Pastor Jeff Gaines: Why I love the church, and you should as well
Published 11:50 am Monday, September 25, 2017
Culturally speaking, there is a general lack of love and respect for the church.
Lifeway Research suggests there are 100,000 rapidly-declining churches in America.
In 2016, more than 7,000 churches in America closed their doors.
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Only 20 percent of Americans go to church on a regular basis.
These downward trends are also true in Winchester, as only 1 out of 5 people in our town go to church regularly.
It is easy to blame this alarming phenomenon on the dysfunction in many churches.
But maybe the bigger issue is the general public’s misinformed view of the church.
Many of the “unchurched” people I have talked to recently describe the church as “money-hungry,” “irrelevant,” and “inwardly focused.”
If you are saying “amen” to those characterizations, I would encourage you to reevaluate your attitude toward the church as you consider just a few of the reasons I love the church.
The church started an educational revolution.
Jesus once encouraged his followers to “love the Lord your God with all your mind.” To worship God with your mind was a new concept and it has been a prime mover in churches ever since.
This command resulted in the printing press, invented by Christian men for the purpose of making the Bible accessible to all people.
All but one of the first 123 universities in America were started by Christians for Christian purposes.
Public education began in 1647 when the Massachusetts Bay Colony decreed that every town of 50 families should have an elementary school so children could learn how to read the Bible. Many of the highest-achieving schools in our area are Christian-based programs, meeting in or funded by churches.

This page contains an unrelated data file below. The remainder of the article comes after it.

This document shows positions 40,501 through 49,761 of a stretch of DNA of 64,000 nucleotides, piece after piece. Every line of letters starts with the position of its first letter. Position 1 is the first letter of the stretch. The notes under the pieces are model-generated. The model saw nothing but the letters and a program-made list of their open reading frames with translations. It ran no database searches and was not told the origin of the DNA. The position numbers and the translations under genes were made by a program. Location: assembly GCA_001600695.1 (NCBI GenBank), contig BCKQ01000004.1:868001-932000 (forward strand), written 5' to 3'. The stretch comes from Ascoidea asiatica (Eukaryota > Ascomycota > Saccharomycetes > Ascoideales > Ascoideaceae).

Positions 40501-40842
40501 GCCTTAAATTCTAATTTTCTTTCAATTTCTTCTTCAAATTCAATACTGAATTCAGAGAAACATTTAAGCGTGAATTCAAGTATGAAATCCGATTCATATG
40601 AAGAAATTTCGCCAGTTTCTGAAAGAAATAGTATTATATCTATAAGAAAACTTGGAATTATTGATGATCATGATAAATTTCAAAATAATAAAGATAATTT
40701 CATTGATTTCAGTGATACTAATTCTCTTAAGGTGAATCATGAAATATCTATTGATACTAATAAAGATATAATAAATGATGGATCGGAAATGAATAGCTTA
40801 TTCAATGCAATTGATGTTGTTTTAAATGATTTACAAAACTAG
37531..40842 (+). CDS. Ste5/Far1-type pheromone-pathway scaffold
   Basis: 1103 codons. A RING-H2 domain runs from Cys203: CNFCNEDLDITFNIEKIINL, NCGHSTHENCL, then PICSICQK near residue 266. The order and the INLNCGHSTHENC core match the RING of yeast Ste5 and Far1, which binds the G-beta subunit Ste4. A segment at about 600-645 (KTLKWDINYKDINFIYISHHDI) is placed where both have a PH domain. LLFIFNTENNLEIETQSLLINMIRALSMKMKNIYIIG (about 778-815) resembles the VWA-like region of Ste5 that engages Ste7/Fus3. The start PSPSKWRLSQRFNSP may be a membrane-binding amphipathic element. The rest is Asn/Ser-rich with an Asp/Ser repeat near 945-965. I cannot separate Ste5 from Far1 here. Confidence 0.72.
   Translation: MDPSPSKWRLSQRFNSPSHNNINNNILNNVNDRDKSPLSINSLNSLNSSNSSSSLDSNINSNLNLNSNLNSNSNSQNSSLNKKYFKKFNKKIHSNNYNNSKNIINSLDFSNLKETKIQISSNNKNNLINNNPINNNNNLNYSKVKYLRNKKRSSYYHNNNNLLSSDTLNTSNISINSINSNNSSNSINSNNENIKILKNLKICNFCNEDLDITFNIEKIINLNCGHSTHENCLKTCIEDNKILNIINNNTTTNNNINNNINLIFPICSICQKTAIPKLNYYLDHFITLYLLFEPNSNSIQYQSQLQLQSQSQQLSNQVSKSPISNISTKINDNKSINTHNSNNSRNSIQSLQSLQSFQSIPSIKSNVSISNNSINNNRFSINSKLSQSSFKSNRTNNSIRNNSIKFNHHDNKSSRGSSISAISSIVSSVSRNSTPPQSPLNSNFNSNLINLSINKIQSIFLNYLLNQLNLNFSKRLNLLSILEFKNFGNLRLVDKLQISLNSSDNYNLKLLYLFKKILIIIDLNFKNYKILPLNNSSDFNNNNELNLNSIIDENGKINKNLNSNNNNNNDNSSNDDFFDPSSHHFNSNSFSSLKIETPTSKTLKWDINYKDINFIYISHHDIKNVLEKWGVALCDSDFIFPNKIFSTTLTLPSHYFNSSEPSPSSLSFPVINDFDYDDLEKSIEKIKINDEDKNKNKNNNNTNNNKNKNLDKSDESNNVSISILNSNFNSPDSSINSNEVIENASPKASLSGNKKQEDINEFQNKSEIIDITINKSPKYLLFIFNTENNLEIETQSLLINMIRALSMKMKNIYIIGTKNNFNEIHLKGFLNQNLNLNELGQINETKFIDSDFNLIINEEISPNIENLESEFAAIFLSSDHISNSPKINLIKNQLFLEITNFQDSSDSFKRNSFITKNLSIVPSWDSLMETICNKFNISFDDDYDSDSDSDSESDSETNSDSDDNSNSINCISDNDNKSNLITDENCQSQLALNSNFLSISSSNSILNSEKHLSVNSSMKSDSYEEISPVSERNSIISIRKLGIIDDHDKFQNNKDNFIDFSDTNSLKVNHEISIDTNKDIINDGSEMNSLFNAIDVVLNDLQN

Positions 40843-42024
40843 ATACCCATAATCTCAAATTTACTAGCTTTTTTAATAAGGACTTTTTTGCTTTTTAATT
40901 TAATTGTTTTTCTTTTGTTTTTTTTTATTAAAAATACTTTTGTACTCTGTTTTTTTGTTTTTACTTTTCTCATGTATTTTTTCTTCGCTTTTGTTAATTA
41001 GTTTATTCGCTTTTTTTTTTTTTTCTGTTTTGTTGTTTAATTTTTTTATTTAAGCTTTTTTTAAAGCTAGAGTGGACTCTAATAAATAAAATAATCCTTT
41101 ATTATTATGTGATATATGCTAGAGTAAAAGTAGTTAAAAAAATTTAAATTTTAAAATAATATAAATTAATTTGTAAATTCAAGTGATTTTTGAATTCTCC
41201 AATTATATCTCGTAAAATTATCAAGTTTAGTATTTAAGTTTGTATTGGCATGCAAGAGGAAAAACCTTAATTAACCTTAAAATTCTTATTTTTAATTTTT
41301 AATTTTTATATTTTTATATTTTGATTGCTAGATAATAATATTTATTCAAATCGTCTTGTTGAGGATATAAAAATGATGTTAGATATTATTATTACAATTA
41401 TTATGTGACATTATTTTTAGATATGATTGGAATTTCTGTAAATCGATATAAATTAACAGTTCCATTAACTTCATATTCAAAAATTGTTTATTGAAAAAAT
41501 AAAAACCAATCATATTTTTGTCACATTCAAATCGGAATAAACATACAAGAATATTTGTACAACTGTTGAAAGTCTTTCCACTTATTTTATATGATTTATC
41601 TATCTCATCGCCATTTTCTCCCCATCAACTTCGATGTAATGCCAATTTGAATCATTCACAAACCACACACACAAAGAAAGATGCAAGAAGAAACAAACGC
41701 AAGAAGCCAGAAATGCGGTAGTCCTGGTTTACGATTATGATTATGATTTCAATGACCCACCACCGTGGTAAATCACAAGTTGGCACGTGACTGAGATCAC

All of that to say, where would education be if not for the influence of the church?
The church started a charitable revolution.
Being generous to those in need was a foreign concept in the ancient world. The poor, widowed, orphaned and sick were forced to fend for themselves. But Jesus modeled a different way of life.
One of the earliest church leaders wrote this when considering the example of Jesus, “Religion that God our Father accepts as pure and faultless is this: to look after orphans and widows in their distress.”
In 325AD at the Council of Nicea, churches decided to build a hospital in every town that had a cathedral, the first ever initiative to make medical care accessible to all.
The five largest charitable organizations in the world today were started by Christians. According to a CNN report last week, church-based organizations have contributed more to recent hurricane relief efforts than FEMA.
In Winchester, churches are a driving force in addressing our most pressing issues with programs like Read to Succeed (literacy program), Celebrate Recovery (addiction program), New Beginnings (crisis pregnancy center), Community Services (began by the Ministerial Alliance), just to name a few. Who would address these issues, if not for the church?
I could go on and on about the revolutionary impact churches have made and continue to make.
I haven’t mentioned the countless homes warmed, bellies filled, marriages saved, orphans adopted or lives changed as a direct result of the churches in this community.
I am convinced that the church is the single greatest force for good the world has ever seen.
Maybe it is time for you to reconsider the church.
Reasonably consider most churches and you will find that we are for the city and we are for you.
We don’t want something from you; we want something for you.
We pray “Father, your will be done in Winchester as it is in Heaven.”
Churches aren’t perfect but there is much to love about your local churches.
Jeff Gaines (email@example.com) is the preaching minister at Christ Church of Winchester, where real people can find real hope.